Here’s one for you. What do datacentres and Andy Murray’s grand slam ambitions and have in common? They’re both going to have to get real and shrink massively over the next few years. Ho, ho.
That’s what industry analysts Gartner reckon anyway. (Although come to think of it, can something shrink massively? Whatever.) Either way, wowser! Did Gartner manage to come up with that piece of earth-shattering insight all by themselves do you think? Impressed. Not.
Come now Harriet don’t be churlish. Analyst baiting isn’t big or clever. Fun perhaps, necessary even, but definitely not big or clever. And besides they do at least appear to right on this one. Probably.
In its recent report, the prosaically titled Shrinking Data Centers: Your Next Data Center will Be Smaller Than You Think , the firm’s Managing VP and Chief of Research for infrastructure, David Cappuccio, posited four key drivers for said shrinkage.
Design – datacentres designed in order that differing workloads can be matched to the most appropriate areas of density and so on.
Green computing – whose continuing climb up the corporate agenda will see datacentres being to developed to comply with specific power consumption and efficiency targets.
Better density management – where physical and compute space is often poorly utilised and managed in many datacentres currently, new layouts will come to fore that make better use of racks and space to boost compute-per-square-foot ratios.
The cloud –non-critical workloads being farmed out into the cloud, freeing up floor space, power, and cooling resource in the process with mission-critical functions staying put in the “primary” datacentre.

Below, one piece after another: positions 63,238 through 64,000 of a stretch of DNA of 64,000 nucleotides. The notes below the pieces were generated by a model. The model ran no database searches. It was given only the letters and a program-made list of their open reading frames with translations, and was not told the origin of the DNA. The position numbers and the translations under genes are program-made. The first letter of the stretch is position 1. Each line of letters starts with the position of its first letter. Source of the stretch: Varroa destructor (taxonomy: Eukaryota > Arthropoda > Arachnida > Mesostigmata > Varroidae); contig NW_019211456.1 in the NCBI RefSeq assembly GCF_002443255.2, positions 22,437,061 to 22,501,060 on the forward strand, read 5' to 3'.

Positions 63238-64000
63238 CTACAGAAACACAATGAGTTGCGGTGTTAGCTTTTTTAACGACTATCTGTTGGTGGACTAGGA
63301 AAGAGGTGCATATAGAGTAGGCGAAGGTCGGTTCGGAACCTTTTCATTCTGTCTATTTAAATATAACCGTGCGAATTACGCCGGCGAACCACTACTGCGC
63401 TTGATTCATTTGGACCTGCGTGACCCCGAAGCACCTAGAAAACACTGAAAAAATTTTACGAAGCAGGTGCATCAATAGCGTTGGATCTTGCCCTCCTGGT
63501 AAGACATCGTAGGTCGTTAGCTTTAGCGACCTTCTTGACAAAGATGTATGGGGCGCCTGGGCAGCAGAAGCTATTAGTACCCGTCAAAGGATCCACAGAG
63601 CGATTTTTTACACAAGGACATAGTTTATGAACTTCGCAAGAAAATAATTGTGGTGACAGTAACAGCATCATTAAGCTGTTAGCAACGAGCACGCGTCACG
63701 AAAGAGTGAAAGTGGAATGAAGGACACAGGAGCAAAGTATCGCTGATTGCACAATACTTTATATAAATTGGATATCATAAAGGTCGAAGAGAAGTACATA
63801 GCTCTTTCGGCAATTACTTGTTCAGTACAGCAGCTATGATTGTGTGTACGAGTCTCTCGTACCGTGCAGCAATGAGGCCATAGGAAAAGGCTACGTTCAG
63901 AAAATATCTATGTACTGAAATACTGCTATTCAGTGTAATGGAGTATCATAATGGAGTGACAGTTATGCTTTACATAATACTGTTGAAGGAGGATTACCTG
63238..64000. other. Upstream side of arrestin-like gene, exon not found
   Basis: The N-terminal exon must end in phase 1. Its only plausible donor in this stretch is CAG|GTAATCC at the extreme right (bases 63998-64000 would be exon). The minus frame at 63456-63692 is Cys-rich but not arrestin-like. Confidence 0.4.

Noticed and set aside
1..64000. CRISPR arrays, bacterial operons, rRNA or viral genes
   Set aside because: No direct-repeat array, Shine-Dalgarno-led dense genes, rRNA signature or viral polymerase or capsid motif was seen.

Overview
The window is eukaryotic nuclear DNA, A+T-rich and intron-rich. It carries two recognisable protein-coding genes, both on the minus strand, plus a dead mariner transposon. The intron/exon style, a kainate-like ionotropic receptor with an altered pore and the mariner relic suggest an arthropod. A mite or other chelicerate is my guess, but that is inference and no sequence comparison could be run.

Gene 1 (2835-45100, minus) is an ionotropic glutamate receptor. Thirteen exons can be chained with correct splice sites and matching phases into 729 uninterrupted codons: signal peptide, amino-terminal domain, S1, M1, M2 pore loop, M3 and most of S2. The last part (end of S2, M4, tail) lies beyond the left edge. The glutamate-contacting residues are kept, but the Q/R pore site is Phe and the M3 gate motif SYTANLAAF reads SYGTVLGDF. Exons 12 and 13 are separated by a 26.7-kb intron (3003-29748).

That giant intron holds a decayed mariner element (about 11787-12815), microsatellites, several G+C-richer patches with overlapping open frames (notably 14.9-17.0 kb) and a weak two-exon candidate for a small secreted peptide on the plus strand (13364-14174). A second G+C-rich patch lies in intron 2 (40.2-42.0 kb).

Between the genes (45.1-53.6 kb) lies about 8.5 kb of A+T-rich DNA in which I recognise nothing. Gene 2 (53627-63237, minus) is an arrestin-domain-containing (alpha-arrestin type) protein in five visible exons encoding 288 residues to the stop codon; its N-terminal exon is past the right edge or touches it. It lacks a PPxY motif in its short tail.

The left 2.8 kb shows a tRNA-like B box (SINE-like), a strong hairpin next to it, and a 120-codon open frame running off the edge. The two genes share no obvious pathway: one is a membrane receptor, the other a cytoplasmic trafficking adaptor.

Now it’s not that, factually and analytically, I have a problem with any of this. Quite the opposite in fact. It is all, in my view, pretty much spot on. Nor am I necessarily having a go at Gartner either. At least no more than I’m having a go at all the other commentators making similar noises about “the incredible shrinking datacentre” at the moment. (That’s what they always call it by the way.)
My problem is this: a) shrinkage really isn’t anything that most reasonably savvy IT managers didn’t see coming years ago, and b) no one seems to be putting anything other than a positive spin on it.
Datacentre shrinkage is being talked about as though it were an isolated issue. It isn’t. No datacentre is an island. To paraphrase Newton’s third law of motion (which is never healthy) for every action there is an equal and opposite reaction.
So yes, your datacentre is likely to shrink over the next few years. Yes it is likely to carry on doing so in perpetuity. And yes this will undoubtedly deliver certain big benefits. But to look at all this in isolation is to overlook one vital factor.
The datacentre might be shrinking, but data isn’t. It’s growing. Massively. And it has to live, breath, and be managed somehow by someone, somewhere.
How and wherever you choose to cut it, that process isn’t gonna get any faster, cheaper, easier any time soon.
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